Appeal from the Order of the Court of Common Pleas of Westmoreland County in the case of Commonwealth of Pennsylvania v. Samuel W. Off, No. 2182 of 1982.
Harold H. Cramer, Assistant Counsel, with him, Ward T. Williams, Chief Counsel, and Jay C. Waldman, General Counsel, for appellant.
James R. Silvis, for appellee.
Judges Williams, Jr., Craig and Colins, sitting as a panel of three. Opinion by Judge Craig.
[ 82 Pa. Commw. Page 486]
The Pennsylvania Department of Transportation appeals a decision of the Court of Common Pleas of Westmoreland County, which sustained Samuel Off's appeal from DOT's suspension of his driving privileges. Before a district justice, Off had been convicted of overtaking a school bus, a violation of 75 Pa. C.S. § 3345. After receiving the district justice's report, including the original citation and conviction report, DOT notified Off that, pursuant to 75 Pa. C.S. § 1535, it was suspending his operating privileges for 30 days.
On appeal, the trial court vacated the suspension, concluding that the record lacked competent proof of the conviction because no seal of the district justice was visible on the copy of the citation and conviction report offered by DOT.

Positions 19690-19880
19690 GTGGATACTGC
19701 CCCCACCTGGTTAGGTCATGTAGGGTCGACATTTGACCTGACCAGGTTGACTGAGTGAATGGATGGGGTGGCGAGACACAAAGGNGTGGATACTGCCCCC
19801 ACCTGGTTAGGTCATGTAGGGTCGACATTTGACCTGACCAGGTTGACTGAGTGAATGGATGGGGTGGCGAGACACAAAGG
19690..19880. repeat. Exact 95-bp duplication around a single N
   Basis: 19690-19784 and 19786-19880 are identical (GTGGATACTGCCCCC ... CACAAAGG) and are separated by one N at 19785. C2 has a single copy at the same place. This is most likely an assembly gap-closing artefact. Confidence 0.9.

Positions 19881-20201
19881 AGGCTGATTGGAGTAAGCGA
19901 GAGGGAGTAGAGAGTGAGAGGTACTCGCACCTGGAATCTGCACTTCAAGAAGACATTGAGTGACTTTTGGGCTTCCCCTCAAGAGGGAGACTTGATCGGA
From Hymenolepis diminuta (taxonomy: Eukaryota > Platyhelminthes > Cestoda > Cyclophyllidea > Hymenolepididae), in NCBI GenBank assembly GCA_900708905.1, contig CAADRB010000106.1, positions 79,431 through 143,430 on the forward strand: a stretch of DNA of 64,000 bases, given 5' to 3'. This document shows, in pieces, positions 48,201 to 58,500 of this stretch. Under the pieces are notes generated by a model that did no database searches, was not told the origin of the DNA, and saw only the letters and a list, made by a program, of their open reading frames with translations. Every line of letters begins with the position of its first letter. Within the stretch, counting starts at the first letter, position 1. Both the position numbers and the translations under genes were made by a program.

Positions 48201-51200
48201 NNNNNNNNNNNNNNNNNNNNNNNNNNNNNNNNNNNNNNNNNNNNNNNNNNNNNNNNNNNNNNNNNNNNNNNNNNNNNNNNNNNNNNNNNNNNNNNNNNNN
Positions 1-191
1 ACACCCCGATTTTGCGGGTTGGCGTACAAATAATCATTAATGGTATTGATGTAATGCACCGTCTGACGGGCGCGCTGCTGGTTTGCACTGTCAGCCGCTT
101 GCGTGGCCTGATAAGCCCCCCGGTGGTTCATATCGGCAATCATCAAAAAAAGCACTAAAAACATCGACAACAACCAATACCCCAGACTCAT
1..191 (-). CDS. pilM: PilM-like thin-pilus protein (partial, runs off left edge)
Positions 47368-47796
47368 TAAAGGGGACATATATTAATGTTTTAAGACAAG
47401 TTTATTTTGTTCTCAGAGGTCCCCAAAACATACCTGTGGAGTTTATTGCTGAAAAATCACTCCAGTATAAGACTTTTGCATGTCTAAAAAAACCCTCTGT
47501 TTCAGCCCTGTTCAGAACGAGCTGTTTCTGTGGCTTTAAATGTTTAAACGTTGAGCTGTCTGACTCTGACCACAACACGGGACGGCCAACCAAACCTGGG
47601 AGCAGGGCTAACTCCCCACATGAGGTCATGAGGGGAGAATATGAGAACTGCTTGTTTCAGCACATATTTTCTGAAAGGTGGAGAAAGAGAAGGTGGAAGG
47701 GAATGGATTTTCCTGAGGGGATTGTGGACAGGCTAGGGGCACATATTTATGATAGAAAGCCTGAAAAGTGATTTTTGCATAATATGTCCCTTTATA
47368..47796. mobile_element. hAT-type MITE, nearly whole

DOT argues that the trial court's ruling was erroneous because the copy was admissible under 42 Pa. C.S. § 6104(b), which provides that a properly authenticated copy is admissible absent some indication of untrustworthiness. The trial court's view was that the absence of a visible district justice seal created a doubt about the trustworthiness of the copy.
The director of DOT's Bureau of Traffic, having custody of the records, had certified the copy under his seal, and his certificate specifically noted that the district justice's seal did appear on the original; thus, implicitly recognizing that the seal might not be apparent on the copy, his certificate confirmed that the district justice's record was a duly sealed one. In
[ 82 Pa. Commw. Page 487]
essence, the effect of the director's certificate here was no different than the representation of the seal which appeared on the photocopy in Department of Transportation, Bureau of Traffic Safety v. Kluger, 12 Pa. Commonwealth Ct. 460, 317 A.2d 686 (1974). Hence, the absence of a discernible seal on the copy did not create such a question of authenticity that the trial court could reject the document.
Accordingly, we reverse and remand for consideration of the merits of the petition for appeal, with the ...